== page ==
As China’s most sophisticated armed force, the PLA will additionally face particularly significant technological requirements and attendant challenges. The closer it approaches leading-edge capabilities, the more expensive and difficult it will be to advance further, or even to retain a stable position vis-à-vis foreign competitors. Cutting-edge innovation is difficult and expensive—a burden that has long plagued the United States. Weapons systems and associated infrastructure will become progressively costlier to build, operate, and maintain than their simpler predecessors. China’s cost advantages decrease as military equipment centers less on labor and more on advanced materials and technology. The more sophisticated and technology-intensive PLA systems become, the less relative benefit China derives from acquiring and indigenizing foreign technologies, and the less cost advantage it will have in producing and maintaining them. Additionally, propulsion, electronics, and other complex systems-of-systems hinging on the precise interaction of demanding apex technologies remain a key Chineseweakness—in part because they defy China’s preferred approach of combining domestic and foreign technologies piecemeal.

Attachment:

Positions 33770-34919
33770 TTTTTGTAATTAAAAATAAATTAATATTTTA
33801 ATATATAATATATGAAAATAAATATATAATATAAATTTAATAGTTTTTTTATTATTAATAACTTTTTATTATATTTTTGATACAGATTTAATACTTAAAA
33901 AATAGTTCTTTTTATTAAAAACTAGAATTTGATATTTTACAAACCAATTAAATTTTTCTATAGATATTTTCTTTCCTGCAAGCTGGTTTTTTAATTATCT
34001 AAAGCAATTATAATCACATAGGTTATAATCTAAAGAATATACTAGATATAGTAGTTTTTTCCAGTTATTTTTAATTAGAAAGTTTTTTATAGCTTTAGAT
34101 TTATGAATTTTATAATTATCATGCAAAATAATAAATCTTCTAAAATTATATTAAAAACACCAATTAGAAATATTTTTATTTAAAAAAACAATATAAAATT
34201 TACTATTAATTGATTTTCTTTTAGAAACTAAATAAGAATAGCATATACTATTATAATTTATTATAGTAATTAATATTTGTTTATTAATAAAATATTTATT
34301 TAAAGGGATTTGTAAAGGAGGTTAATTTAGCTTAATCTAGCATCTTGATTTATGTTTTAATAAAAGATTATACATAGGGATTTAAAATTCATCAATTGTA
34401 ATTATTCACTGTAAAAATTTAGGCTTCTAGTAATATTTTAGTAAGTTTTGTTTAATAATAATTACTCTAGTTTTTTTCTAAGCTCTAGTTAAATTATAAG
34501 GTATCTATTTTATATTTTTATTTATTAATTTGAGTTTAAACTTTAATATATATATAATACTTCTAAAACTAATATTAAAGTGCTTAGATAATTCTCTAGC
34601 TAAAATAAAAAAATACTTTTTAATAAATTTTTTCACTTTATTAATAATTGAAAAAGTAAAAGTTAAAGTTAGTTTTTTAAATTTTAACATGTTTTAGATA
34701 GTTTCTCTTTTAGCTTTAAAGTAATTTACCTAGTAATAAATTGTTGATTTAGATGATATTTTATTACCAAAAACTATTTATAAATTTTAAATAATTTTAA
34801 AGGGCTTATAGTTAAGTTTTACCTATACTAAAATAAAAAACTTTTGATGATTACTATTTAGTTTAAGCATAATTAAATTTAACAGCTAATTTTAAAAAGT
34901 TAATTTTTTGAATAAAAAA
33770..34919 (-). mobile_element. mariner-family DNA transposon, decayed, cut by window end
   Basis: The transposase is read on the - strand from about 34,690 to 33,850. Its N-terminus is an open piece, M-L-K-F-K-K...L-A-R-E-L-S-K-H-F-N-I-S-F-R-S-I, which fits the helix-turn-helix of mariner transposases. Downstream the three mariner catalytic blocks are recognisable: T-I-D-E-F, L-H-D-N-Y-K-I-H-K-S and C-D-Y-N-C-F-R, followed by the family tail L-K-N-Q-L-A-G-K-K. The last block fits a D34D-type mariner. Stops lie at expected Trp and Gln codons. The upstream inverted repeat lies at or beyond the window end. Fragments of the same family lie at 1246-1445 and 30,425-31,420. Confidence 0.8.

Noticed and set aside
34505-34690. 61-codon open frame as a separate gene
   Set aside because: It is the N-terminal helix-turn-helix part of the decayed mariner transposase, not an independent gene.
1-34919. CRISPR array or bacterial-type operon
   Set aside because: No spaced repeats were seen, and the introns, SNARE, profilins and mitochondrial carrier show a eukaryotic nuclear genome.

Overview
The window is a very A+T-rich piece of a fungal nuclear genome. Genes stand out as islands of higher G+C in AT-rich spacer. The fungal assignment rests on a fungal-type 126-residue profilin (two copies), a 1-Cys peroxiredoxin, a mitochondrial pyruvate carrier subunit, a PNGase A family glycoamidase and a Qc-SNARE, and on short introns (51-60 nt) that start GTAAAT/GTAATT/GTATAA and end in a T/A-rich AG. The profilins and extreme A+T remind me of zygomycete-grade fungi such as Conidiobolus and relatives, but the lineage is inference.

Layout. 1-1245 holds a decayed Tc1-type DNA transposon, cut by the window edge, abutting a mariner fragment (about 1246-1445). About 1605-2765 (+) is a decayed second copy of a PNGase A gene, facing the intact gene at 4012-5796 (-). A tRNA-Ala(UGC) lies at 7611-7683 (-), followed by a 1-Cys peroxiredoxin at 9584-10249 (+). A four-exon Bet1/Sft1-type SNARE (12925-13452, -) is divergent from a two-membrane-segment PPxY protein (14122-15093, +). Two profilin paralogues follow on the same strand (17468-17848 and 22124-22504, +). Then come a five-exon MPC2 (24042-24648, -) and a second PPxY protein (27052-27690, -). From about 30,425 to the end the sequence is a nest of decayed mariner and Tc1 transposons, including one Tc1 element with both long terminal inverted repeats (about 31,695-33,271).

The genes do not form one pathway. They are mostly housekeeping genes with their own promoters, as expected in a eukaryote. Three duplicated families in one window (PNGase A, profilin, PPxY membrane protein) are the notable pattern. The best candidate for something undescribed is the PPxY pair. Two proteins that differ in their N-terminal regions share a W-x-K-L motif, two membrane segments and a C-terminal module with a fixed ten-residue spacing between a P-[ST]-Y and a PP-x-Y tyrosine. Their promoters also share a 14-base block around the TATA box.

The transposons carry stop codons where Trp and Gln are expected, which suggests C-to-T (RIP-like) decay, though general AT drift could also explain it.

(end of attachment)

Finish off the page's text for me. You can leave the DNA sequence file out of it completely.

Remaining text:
Nevertheless, Beijing already enjoys formidable means to promote its Near Seas objectives without approaching American technological sophistication; such leading-edge accomplishment is far more essential to long-distance warfare. Again, geography matters.

Such are the unrelenting undercurrents of China’s meteoric military-security development, which faces meaningful constraints from the prospect of US opposition as well as long-range challenges, just as surely as it enjoys short-range opportunities and is working hard to exploit them.


[*] The analysis here is derived solely from open sources, which may be found at the suggested reading site hosted on the Fairbank Center website http://fairbank.fas.harvard.edu/china-questions/. It reflects the views of the author alone. It does not represent the estimates or policies of the US Navy or any other organization of the US government.


Jennifer Rudolph and Michael Szonyi, eds., eds., The China Questions: Critical Insights into a Rising Power (Cambridge, MA: Harvard University Press, 2017).